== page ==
The Scientist

» heart failure, evolution and culture

Most Recent

image: The King of Turtles

The King of Turtles

By | May 1, 2013

American naturalist Louis Agassiz had a zeal for collecting that encouraged a nation to engage with nature.

0 Comments

image: Humans Under Pressure

Humans Under Pressure

By | April 25, 2013

Better health care in Gambian villages lead to flip-flopping selection pressures on height and weight.

0 Comments

image: Italy Animal Lab Trashed

Italy Animal Lab Trashed

By | April 24, 2013

Animal-rights activists devastate a psychiatric research lab at the University of Milan.

5 Comments

image: Naturalist’s House for Sale

Naturalist’s House for Sale

By | April 22, 2013

One of the surviving UK homes of pioneering but long-overlooked evolutionary theorist Alfred Russel Wallace is on the market.

1 Comment

image: Did Inbreeding Royals Evolve?

Did Inbreeding Royals Evolve?

By | April 22, 2013

A new study suggests that in the Spanish Habsburg royal family, natural selection may have diminished the most harmful effects of inbreeding.

2 Comments

image: Plant DNA Largely Unchanged

Plant DNA Largely Unchanged

By | April 15, 2013

Today’s tulip trees carry similar mitochondrial DNA as those that grew in the time of the dinosaurs.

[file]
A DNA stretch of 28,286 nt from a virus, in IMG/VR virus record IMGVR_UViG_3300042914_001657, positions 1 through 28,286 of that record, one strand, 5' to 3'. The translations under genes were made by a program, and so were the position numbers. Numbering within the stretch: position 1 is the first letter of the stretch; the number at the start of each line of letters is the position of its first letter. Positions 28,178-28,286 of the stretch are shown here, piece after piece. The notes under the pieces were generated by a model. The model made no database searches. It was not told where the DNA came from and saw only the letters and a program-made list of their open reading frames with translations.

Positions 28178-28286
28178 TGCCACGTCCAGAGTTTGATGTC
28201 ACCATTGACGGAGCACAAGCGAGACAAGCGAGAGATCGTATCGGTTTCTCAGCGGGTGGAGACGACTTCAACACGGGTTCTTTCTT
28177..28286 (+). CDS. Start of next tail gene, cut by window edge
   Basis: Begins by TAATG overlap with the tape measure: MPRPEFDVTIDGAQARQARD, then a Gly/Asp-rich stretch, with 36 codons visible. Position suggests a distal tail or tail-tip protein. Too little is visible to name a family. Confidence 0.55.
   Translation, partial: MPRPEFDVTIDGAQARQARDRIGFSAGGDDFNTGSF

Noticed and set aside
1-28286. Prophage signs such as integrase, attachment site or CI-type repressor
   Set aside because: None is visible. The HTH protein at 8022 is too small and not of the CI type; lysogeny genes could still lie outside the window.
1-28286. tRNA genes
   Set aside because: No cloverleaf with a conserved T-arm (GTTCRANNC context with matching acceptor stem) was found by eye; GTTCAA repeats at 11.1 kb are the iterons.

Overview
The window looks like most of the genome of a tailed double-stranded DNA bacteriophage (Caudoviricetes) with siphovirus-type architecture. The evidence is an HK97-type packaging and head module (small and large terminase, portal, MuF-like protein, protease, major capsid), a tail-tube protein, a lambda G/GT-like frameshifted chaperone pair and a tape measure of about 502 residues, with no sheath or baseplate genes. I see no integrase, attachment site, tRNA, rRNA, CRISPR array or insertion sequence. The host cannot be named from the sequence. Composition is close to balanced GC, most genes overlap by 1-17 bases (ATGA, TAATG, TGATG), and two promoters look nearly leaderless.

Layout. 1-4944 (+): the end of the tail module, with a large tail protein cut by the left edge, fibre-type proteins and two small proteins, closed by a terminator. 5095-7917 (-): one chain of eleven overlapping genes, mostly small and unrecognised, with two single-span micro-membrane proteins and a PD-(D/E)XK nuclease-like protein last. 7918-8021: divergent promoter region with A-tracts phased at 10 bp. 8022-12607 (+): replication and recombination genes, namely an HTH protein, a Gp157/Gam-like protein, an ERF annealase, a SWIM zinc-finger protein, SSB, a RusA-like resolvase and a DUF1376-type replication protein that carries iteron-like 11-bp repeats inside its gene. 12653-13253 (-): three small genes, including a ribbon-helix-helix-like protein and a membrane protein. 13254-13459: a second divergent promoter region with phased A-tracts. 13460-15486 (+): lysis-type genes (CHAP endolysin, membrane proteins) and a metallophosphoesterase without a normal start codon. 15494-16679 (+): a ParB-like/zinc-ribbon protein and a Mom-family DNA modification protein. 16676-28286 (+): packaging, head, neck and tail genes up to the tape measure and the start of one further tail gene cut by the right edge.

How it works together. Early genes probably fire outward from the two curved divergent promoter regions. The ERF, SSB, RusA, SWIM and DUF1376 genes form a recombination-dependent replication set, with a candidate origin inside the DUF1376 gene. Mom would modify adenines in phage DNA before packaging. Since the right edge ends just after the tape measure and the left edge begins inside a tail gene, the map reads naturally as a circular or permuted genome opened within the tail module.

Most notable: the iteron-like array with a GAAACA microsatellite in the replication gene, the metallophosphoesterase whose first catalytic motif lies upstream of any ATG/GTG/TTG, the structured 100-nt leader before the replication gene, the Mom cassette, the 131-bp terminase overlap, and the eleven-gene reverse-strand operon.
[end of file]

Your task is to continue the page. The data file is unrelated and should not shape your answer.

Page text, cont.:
0 Comments

image: Female Anthropologists Harassed

Female Anthropologists Harassed

By | April 15, 2013

A new survey finds a high incidence of sexual harassment and rape among women doing anthropological field work.

7 Comments

image: Review: <em>Errors of the Human Body</em>

Review: Errors of the Human Body

By | April 11, 2013

This dramatic science fiction film follows a grieving father using his research to understand his infant son’s gruesome death—and explores the culture and ethics of science along the way.

5 Comments

image: Human Ancestors?

Human Ancestors?

By | April 11, 2013

Fossilized skeletal remains of the hominid Australopithecus sediba add to the puzzle of human evolution.

2 Comments

image: Week in Review: April 1-5

Week in Review: April 1-5

By | April 5, 2013

Living fossils not so fossilized; Canadian gov’t threatens scientists’ freedom to speak and publish; gene therapy for sensory disorders; an unusual theory of cancer; clues for an HIV vaccine

0 Comments

Popular Now

  1. Thomson Reuters Predicts Nobelists
    The Nutshell Thomson Reuters Predicts Nobelists

    According to citation statistics, researchers behind programmed cell death pathways and CRISPR/Cas9 are among those in line for Nobel Prizes this year.

  2. Sequencing Reveals Genomic Diversity of the Human Brain
  3. How Plants Evolved Different Ways to Make Caffeine
  4. What Sensory Receptors Do Outside of Sense Organs
RayBiotech